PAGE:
In 1955 he married Judy Foelak, who ran a audio system’ bureau. She survives him and confirmed his loss of life, from issues of bladder most cancers, at their residence in Washington. He’s additionally survived by their youngsters, Peter Geller and Kathryn Edwards, and a grandson.

Mr. Geller was the F.C.C.’s normal counsel from 1964 to 1970 and a particular assistant to the chairman till 1973. From 1978 to 1980, he was the primary administrator of the Nationwide Telecommunications and Info Administration.

He remained present on evolving expertise; not way back he stated he was attempting to determine how one can persuade Congress to mandate attribution for on-line political promoting.

A rumpled man with a desire for sneakers and denims, Mr. Geller performed tennis into his 90s, taught himself quantum physics and will argue a posh case with out a single notice. He most popular motion pictures to tv; borrowing from Frank Lloyd Wright, he referred to TV as “chewing gum for the eyes.” And when he did tune in, he normally confined himself to nature documentaries or quirky British comedy like “Monty Python’s Flying Circus.”

Mr. Geller was that uncommon former public official who couldn’t solely chuckle at himself but additionally admit a mistake — like when he suggested Mr. Minow, the newly put in F.C.C. chairman, towards utilizing what would change into Mr. Minow’s signature phrase.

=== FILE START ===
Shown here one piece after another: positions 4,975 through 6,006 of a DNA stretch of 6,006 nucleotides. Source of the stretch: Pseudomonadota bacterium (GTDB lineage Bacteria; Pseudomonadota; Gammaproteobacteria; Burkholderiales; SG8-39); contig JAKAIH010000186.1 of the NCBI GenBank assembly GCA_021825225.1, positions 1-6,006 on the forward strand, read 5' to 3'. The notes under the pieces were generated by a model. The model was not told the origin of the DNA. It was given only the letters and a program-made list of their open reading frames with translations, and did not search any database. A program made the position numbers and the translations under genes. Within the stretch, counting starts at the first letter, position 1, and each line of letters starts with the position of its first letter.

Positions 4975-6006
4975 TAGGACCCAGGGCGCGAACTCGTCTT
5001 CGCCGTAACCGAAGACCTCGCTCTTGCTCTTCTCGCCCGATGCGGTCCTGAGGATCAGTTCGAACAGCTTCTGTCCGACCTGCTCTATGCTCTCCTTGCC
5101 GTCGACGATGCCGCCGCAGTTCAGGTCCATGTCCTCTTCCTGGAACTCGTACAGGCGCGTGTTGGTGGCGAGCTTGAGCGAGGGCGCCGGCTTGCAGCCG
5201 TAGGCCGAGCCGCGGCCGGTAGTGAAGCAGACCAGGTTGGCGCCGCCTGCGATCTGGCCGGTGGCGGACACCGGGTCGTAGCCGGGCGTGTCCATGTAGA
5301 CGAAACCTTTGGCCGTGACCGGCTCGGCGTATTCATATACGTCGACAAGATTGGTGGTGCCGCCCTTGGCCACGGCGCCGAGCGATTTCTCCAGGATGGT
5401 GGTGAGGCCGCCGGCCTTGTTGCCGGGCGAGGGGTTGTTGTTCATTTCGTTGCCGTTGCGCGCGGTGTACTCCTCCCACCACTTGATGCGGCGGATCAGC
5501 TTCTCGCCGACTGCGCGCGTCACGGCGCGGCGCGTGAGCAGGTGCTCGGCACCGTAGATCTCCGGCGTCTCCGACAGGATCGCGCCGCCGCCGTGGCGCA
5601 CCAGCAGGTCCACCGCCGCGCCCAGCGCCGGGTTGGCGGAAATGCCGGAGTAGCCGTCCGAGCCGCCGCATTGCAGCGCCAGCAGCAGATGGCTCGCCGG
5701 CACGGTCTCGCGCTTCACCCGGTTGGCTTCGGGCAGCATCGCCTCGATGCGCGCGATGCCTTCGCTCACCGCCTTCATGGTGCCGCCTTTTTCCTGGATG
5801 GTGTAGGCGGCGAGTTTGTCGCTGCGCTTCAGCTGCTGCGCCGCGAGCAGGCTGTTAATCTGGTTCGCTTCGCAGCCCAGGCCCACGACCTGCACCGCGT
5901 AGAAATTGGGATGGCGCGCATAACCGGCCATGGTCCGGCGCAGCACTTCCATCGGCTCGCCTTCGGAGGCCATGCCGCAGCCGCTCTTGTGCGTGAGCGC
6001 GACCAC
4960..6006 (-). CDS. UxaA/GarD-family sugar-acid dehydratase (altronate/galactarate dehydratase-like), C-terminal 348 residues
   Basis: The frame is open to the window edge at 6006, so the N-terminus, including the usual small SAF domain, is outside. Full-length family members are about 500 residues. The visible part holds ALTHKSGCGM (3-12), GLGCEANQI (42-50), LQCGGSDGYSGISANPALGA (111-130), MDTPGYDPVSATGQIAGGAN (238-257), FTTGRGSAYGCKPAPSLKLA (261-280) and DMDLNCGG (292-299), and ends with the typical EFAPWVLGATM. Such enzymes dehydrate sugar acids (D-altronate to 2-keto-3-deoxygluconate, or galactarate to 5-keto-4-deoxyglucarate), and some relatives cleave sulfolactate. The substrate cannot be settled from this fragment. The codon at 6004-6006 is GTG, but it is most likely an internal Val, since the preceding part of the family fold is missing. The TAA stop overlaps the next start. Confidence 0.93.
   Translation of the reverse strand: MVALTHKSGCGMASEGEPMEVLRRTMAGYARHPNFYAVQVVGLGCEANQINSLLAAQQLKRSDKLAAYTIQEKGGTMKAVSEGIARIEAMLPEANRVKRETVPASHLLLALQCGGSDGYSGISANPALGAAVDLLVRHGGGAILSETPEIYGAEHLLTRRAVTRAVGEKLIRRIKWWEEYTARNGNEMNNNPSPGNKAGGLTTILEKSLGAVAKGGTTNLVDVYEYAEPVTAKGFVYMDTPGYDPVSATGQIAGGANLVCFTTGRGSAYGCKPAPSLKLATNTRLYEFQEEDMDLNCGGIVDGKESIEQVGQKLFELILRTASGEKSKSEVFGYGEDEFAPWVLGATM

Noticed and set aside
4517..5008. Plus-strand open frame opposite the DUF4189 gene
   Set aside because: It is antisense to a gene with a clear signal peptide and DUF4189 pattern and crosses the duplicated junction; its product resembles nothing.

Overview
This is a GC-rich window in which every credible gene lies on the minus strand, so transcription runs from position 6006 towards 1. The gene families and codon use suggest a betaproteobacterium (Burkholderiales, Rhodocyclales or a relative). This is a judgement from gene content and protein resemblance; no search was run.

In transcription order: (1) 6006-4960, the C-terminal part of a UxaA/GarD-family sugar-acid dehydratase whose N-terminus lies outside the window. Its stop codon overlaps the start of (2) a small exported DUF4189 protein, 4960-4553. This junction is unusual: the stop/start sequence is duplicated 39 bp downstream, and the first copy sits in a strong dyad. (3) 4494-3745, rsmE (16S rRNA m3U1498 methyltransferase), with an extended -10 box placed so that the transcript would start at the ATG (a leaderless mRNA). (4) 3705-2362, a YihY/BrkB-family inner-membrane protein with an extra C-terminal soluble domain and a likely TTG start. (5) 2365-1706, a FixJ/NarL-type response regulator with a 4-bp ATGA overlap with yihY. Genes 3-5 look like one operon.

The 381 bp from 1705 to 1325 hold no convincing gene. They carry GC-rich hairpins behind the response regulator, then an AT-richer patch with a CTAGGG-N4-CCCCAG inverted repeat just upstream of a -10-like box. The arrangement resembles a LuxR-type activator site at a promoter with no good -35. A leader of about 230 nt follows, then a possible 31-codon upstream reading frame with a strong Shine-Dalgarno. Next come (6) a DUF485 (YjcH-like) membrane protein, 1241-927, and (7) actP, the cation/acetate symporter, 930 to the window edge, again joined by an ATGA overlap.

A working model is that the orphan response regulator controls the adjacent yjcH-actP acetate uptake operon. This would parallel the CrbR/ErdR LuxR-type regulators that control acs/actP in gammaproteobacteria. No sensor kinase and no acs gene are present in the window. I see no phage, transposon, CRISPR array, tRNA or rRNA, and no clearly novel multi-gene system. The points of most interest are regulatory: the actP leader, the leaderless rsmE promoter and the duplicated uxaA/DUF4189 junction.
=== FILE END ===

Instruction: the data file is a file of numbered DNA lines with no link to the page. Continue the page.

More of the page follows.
In a scathing speech to the Nationwide Affiliation of Broadcasters in 1961, Mr. Minow praised good tv however challenged broadcast executives to spend a full day in entrance of their units with none distraction. “What you’ll observe,” he stated, “is a vast wasteland.”

“I instructed him to not say it,” Mr. Geller recalled in an oral history interview for the Fordham College Libraries in 2010. “I stated, ‘You’ve got each proper to say they’re not delivering public service, however you shouldn’t go round on the standard of packages.’ The federal government can’t do high quality. It’s subjective. It violates the First Modification.”

“He laughs now,” Mr. Geller continued, “and he all the time introduces me saying, ‘That is the person who instructed me to not say huge wasteland.’”